The Human Side of Plants

“All truths point to a universal truth; all the divisions of nature are closely akin to one another.”

Rancho la Puerta is a mostly media-free retreat that provides guests the opportunity to unplug from television and Internet for a week, as much or as little as they choose to do so. In its place, the ranch offer movie nights and an extensive book and music library that guests can patronize during their stay.

I brought plenty of books to last me through the week, as I do on all trips, but recognizing that they were primarily connected to work in some way, I ended up setting them aside in favor of some light fare that I found in the library. However, as a plant and nature nut, the line between work and play is nearly impossible to maintain. I could not help but find my way over to the library’s Baja ecology resources and guidebooks as I required help in identifying the foreign flora and fauna that lives on and around the ranch. I simply could not wait until we got home to begin researching the life nearby.

While in the library, Davin took some photos of the older books, and it was through him that I was introduced to “The Human Side of Plants” by Royal Dixon (1914), an early predecessor to books like The Secret Life of Plants that tried to uncover and prove sentience in plants scientifically.

“Plants no longer are lifeless things labelled and grouped under ponderous Latin titles; they are highly developed organisms, which see, hear, taste, feel, walk, swim, run, fly, jump, skip, hop, roll, tumble, set traps and catch fish; decorate themselves that they may attract attention; powder their faces; imitate birds, animals, serpents, stones; play hide and seek; blossom underground; protect their children, and send them forth into the world prepared to care for themselves — indeed, do all of those things which we do ourselves!” – The Human Side of Plants by Royal Dixon (1914).

You can read this book for free online via The Internet Archive. Pieces of the follow-up documentary to “The Secret Life of Plants” book are available on YouTube.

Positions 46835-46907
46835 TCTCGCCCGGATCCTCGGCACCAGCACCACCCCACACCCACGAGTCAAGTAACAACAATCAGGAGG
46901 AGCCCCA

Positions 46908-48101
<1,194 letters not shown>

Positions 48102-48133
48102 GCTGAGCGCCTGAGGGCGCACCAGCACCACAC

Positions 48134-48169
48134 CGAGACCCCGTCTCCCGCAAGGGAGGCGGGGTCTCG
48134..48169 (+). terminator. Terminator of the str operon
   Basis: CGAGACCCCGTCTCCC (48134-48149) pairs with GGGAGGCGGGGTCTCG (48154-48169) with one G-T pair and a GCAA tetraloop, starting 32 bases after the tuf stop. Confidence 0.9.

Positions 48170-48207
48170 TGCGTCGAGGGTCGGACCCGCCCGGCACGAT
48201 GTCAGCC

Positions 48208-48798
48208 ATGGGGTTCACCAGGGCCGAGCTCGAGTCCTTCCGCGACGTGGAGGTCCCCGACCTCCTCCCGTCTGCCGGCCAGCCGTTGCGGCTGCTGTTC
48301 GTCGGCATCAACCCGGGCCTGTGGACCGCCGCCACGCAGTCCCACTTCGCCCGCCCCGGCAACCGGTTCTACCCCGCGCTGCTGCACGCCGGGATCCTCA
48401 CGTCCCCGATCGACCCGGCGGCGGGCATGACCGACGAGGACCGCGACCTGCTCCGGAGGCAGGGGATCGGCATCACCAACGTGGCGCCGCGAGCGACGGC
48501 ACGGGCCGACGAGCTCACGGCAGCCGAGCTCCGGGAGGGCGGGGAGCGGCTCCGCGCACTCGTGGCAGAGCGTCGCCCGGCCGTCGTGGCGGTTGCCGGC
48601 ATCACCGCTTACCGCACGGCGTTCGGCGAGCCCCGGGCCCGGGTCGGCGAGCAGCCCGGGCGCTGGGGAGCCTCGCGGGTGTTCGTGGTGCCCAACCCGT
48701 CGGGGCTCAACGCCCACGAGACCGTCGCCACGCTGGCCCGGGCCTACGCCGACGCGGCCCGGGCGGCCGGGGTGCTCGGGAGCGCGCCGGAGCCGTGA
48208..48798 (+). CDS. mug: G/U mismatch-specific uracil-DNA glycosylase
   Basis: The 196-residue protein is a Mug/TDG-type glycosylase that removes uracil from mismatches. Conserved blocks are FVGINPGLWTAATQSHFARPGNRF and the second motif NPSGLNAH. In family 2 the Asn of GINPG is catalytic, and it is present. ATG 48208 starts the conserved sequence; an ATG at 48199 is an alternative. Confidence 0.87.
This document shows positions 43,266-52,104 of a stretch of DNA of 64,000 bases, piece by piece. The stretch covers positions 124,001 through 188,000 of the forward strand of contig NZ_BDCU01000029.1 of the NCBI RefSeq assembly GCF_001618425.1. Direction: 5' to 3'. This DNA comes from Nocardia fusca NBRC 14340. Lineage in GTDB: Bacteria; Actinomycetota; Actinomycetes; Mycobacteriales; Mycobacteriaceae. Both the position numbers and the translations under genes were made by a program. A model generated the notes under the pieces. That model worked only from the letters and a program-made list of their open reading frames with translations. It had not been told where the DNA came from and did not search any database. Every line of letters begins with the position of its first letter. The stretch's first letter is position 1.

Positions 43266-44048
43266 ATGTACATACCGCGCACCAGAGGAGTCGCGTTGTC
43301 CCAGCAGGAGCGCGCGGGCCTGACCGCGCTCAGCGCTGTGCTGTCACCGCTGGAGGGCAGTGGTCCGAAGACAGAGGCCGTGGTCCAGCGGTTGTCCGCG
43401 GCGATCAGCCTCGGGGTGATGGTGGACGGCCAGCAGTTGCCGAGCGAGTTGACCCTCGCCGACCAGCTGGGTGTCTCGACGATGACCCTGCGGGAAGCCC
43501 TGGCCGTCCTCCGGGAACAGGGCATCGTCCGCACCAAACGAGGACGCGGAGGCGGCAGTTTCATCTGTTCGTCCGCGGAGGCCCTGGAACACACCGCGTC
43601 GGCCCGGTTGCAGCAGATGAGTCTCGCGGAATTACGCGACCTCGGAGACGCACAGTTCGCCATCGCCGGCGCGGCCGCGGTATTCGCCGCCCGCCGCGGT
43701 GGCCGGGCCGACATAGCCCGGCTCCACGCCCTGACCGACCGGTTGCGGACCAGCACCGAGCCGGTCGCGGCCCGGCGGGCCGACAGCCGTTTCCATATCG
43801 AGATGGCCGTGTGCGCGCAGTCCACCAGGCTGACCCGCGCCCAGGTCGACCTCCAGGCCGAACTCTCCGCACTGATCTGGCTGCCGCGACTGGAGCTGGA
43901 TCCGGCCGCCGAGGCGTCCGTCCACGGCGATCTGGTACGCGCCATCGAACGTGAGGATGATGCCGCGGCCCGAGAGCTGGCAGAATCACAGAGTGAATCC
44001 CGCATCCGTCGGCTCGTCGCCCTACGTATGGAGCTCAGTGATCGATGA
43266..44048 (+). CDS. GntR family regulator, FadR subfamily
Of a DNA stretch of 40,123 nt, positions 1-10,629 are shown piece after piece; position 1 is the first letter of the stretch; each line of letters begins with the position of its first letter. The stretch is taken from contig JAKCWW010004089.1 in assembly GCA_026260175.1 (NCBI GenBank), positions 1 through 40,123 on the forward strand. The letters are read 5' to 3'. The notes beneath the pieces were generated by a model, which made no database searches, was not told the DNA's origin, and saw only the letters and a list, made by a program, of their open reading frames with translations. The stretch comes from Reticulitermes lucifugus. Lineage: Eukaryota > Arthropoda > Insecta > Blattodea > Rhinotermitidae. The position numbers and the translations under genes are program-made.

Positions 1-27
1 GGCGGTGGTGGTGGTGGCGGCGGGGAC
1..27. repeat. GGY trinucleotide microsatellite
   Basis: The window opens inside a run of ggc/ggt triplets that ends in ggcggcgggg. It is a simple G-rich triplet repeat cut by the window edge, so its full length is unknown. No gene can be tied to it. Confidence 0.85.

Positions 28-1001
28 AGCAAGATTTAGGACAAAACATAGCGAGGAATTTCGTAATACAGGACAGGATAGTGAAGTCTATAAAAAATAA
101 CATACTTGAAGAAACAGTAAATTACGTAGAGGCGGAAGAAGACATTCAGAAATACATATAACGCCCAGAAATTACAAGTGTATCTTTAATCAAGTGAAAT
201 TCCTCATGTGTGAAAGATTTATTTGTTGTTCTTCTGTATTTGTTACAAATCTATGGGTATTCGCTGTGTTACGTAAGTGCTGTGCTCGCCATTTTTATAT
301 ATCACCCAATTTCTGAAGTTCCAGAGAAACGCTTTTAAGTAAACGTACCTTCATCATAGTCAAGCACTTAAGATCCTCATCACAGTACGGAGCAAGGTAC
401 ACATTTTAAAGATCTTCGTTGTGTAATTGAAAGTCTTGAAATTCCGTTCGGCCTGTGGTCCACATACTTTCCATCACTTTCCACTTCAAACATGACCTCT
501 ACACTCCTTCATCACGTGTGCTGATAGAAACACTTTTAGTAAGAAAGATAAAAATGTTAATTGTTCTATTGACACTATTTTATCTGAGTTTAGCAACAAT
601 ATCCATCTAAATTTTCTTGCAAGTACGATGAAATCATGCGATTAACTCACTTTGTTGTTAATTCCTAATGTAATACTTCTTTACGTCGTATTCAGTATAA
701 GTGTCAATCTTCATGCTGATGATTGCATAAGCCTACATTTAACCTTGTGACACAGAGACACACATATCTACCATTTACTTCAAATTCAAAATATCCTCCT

In related news, my partner Davin and I have started a side project called The Natural Interest Concern (aka The NICe), based on the name we coined for our imagined two-person naturalist society. We have loftier and sillier ideas for the future of this project, but to begin we’ll be using it to record and share some of our further explorations in the natural world as we go on excursions near and far.

Gayla Trail
Gayla is a writer, photographer, and former graphic designer with a background in the Fine Arts, cultural criticism, and ecology. She is the author, photographer, and designer of best-selling books on gardening, cooking, and preserving.

Subscribe to get weekly updates from Gayla

3 thoughts on “The Human Side of Plants

  1. The ‘Secret Life Of Plants’ and ‘Secrets Of The Soil’ are 2 of my favorite gardening-related books. Have you read the former all the way through?

    I don’t think the research in them is particularly top-notch, but the overall message is bang on. Also, ‘The Secret Teachings Of Plants’ and ‘The Lost Language Of Plants’ are brilliant.

  2. Loved flipping through the pages of “The Human Side of Plants” on the Open Library site. The chapter titles are fabulous. Plants that Rob, Plunder & Murder — oh my :-).

    Rancho la Puerta sounds like the perfection destination for Gayla, the plant explorer.

  3. I love the idea of a two-person naturalist society! That is so intriguing to me, and I love the site so far. Very neat.

    I’ve had The Secret Life of Plants on my to-watch list for awhile, maybe I’ll have some time today to watch that. And thank you for the link to the book, that looks awesome as well.

    This year I will be exploring more of my botanical and ecological interests, and I think these are some good things to start with. :)

Comments are closed.